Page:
3 Wars for Unification 1 st : An Austrian-Prussian invasion of Schleswig-Holstein led to the end of Danish control of these provinces. Prussia gained a lot of support especially among German nationalists who wanted to see these provinces come under German control. 2 nd : Austro-Prussian War results in Prussian control of several northern German states. – Dissolved the old confederation and establishes a new one dominated by Prussia – Southern states were left independent, form military alliances with Prussia 3 rd : Franco-Prussian War results in the completion of German Unification – Wilhelm I of Prussia assumes the role of Kaiser, or emperor of Germany, with Otto von Bismarck as Chancellor.
Germany 1871 ● The new German Empire emerged as Europe ’ s foremost military power. Prussia dominated this new German state.
Other nationalist movements Ireland tries to break with UK after the famine (and then tries again, and again, and again)— leads to Rebellion, Civil War, IRA, etc. Balkans (most notably Serbia) try to break with Ottoman Empire and/or Austria Hungary—forming something called Greater Serbia (lots more on this later) which is still and issue today France tries to rally against “foreign” issues and united in Anti-Semitism, Dreyfus Affair Russia has to deal with autocrats ruling a huge, decaying empire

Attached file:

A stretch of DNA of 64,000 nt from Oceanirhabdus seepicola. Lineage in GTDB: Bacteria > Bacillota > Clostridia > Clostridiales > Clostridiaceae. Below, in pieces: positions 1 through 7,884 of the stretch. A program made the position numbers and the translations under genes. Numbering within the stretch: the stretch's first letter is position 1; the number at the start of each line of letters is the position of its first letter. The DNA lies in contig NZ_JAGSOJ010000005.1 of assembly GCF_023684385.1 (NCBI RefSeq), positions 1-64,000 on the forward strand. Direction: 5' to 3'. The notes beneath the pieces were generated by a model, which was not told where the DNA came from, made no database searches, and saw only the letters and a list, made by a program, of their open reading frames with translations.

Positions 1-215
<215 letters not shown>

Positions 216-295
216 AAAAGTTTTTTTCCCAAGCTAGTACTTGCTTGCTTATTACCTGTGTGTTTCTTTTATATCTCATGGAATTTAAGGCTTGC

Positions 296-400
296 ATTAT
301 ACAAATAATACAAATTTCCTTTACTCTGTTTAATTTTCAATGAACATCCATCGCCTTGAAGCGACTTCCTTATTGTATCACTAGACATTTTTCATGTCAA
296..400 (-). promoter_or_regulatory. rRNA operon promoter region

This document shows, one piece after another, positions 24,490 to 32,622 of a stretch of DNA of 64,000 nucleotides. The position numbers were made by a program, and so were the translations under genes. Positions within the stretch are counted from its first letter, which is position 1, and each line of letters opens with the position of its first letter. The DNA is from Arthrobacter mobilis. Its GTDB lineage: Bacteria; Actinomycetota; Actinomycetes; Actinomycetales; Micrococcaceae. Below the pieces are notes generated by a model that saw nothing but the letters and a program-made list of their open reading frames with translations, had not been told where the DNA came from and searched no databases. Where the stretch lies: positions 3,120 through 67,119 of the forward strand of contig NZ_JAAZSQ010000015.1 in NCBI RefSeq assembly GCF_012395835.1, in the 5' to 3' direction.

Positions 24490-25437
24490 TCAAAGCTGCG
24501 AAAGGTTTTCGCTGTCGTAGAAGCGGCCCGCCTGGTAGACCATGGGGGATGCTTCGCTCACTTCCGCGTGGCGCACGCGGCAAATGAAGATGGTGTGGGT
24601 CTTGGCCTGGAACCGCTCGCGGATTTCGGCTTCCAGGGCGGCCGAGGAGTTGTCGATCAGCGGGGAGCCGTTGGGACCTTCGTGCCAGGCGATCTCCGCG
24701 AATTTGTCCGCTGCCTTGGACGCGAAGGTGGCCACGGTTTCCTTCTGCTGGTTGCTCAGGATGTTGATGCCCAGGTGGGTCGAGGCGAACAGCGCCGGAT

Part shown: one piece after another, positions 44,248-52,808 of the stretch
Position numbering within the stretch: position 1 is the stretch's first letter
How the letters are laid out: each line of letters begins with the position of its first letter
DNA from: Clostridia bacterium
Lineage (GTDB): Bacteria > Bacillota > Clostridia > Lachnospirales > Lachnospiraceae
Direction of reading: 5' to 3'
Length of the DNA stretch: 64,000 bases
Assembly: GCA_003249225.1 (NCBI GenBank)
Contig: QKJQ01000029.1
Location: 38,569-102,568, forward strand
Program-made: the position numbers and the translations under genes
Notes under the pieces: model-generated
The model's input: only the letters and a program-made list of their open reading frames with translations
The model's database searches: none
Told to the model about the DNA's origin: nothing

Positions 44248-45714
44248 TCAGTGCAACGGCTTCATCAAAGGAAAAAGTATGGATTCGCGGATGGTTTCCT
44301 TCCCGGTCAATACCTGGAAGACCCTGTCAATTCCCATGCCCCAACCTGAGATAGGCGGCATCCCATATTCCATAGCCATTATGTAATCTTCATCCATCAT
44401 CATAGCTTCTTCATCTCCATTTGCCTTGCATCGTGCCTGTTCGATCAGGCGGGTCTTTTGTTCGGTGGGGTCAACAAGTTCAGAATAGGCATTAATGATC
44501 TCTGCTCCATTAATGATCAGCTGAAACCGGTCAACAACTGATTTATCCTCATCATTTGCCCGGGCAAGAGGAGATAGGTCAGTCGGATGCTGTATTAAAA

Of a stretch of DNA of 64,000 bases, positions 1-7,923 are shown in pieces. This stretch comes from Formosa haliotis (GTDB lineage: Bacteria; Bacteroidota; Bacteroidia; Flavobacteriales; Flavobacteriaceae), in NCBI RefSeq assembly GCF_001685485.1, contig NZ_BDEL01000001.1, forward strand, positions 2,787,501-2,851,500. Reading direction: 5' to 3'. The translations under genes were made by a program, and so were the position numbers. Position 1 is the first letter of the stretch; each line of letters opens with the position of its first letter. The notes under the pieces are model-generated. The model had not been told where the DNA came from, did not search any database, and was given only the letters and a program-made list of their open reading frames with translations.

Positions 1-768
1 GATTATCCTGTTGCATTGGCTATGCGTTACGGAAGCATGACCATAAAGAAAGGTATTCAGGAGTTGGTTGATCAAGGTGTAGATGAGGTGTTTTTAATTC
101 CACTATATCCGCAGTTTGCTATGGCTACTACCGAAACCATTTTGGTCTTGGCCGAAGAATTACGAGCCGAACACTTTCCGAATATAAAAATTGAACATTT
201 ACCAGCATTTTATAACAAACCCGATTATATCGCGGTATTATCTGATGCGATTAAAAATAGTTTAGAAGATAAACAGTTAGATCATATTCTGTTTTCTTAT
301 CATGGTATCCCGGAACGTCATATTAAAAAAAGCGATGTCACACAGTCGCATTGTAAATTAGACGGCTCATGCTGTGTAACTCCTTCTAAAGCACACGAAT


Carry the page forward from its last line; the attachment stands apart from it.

Types of Nationalist Movements Unification –Mergers of politically divided but culturally similar lands 19 th century Germany 19 th century Italy Separation –Culturally distant group resists being added to a state or tries to break away Balkans in the Ottoman Empire French-Canadians in Canada Ireland State-building –Culturally distinct groups form into a new state by accepting a single culture The United States Turkey USSR
New face of Europe Britain and Germany now the most powerful nations in Europe France defeated, but still fairly strong Austria and Russia lagged far behind, and were falling apart Seeds are sown for the biggest conflict Next: Britain, France, colonialism in Africa – all leading up to World War I
Your consent to our cookies if you continue to use this website.